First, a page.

Scribe the arcs and bends of your board using a steel ruler, yardstick, or any thin board with a distinct shape that you like. Once you’re done shaping the main chopping board, attach the dowels using water-resistant wood glue. Keep the board as even as possible while the glue dries to make them more stable. Once dry, use the orbital sander to smooth out any rough surfaces.

 

Coat Rack

A nice coat rack not only gives you a convenient place to hang coats and hats, but also gives a room a unique accent and serves as great decoration when not in use!

Required Tools for this Project

Level     Coat Rack

Circular saw

Multi-purpose screwdriver

Paintbrush

Required Materials for this Project

Sandpaper

Paint

Hooks

Primer

Drywall anchor

1×4 (we used 6 ft. long poplar)

Procedure

For this project, we used a 6 ft. long piece of 1×4, but you should use a length that works for your available space. For the wood, we used poplar because it’s the one that looks best with a painted finish. However, if you prefer a natural wood look, any other type is fine.

Apply a finish to your board before attaching your hooks. For this project, we installed drawer pulls in the middle for coats and then installed a robe hook at the top for larger items like backpacks and satchels. Decorative hooks can be found at hardware stores and online sellers, or, if you’re lucky, flea markets. If you have the equipment for it, you can even forge your own (but this is a beginners guide, so we won’t go into that yet!).

Once you have your board and hooks assembled the way you like, attach it to studs or with screw-in drywall anchors. We recommend using at least three screws for each board, one screw each for the top, bottom, and middle.

Once attached, that’s it! Enjoy your new coat rack and hang your hat to make it home.

 

Wooden Bench

Give your garden or porch a very unique aesthetic by building your own wooden bench.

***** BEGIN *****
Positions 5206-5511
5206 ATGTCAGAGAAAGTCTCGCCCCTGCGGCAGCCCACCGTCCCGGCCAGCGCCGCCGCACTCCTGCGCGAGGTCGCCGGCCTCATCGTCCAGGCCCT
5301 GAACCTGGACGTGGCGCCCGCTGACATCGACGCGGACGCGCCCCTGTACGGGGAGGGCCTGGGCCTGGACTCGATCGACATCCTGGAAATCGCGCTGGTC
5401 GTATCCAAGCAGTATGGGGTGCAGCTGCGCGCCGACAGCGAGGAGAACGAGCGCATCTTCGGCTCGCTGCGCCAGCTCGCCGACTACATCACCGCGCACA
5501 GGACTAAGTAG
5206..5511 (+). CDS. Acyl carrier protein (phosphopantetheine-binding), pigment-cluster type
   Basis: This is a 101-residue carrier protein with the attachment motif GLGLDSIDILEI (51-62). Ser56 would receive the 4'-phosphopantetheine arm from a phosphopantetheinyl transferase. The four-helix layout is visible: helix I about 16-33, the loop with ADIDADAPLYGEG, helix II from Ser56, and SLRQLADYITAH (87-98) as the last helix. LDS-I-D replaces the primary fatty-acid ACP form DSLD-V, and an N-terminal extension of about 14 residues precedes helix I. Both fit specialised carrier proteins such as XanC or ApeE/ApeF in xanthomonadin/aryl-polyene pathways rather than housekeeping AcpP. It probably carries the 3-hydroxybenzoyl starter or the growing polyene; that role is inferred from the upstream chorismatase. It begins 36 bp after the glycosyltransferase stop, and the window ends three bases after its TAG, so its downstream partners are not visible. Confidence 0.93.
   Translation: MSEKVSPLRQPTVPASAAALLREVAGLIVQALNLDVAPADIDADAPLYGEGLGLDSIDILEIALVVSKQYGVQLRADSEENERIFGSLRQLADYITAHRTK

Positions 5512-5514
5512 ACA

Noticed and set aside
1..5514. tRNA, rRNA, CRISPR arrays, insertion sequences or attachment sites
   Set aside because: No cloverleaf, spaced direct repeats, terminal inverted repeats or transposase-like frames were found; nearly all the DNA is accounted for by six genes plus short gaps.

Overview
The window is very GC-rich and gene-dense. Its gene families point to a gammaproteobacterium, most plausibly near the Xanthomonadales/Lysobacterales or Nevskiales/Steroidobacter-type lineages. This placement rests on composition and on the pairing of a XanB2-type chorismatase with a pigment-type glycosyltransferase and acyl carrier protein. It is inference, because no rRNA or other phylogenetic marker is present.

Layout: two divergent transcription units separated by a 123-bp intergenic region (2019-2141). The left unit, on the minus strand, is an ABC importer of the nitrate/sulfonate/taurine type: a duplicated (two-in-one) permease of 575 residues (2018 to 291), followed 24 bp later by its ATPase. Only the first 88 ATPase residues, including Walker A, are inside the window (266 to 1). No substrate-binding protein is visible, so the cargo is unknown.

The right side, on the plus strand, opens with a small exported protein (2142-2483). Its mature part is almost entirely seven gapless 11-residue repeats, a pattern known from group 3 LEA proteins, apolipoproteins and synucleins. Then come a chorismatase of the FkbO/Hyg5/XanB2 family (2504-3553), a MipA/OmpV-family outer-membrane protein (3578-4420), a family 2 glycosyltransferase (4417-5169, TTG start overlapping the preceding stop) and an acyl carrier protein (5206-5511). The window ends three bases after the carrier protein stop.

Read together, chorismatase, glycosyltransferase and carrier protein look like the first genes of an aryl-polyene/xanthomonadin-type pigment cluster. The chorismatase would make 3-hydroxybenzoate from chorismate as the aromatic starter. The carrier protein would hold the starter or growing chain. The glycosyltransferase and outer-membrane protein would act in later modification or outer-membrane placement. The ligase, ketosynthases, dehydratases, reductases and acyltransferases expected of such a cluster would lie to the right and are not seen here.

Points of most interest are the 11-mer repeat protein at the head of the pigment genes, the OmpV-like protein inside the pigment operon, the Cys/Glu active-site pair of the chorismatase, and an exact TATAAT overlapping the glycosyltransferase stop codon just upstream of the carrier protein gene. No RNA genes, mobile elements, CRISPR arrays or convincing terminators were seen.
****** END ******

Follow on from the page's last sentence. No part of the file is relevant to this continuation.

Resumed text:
Required Tools for this Project

Speed Square   Wooden Bench

Safety Glasses

Circular Saw

Drill/Driver

Countersink Drill Bits

Required Materials for this Project

2-1/2-in. deck screws

2x8s cut from a 10ft and 8ft piece of hardwood

Construction adhesive

Exterior finish

We used natural Acacia wood because of its warmth, intrinsic beauty, and sustainability. Acacia is a great choice of wood for outdoor benches because it is a dense and durable species that can withstand the elements.

Procedure

For the legs, we cut 2×8 pieces from a 10 ft. piece of Acacia, while the backrest and seat were cut from an 8 ft. piece. To avoid splitting the wood, predrill all your screw holes with the countersink bits.

Lay out your pieces of wood and assemble the sides in such a way that they mirror each other, with the back and seat pieces as your point of reference. Using construction adhesive and three 2-1/2 in. deck screws, join the legs to the seat. Then, set up the sides so that they stand parallel to each other, then screw and glue the seat and back pieces into their respective places. Finish the entire thing with a coat of stain or an exterior oil of your choice.

These are just a few examples of woodworking projects for beginners. Do you have an easy project of your own that you want to share? Comment it on the box below!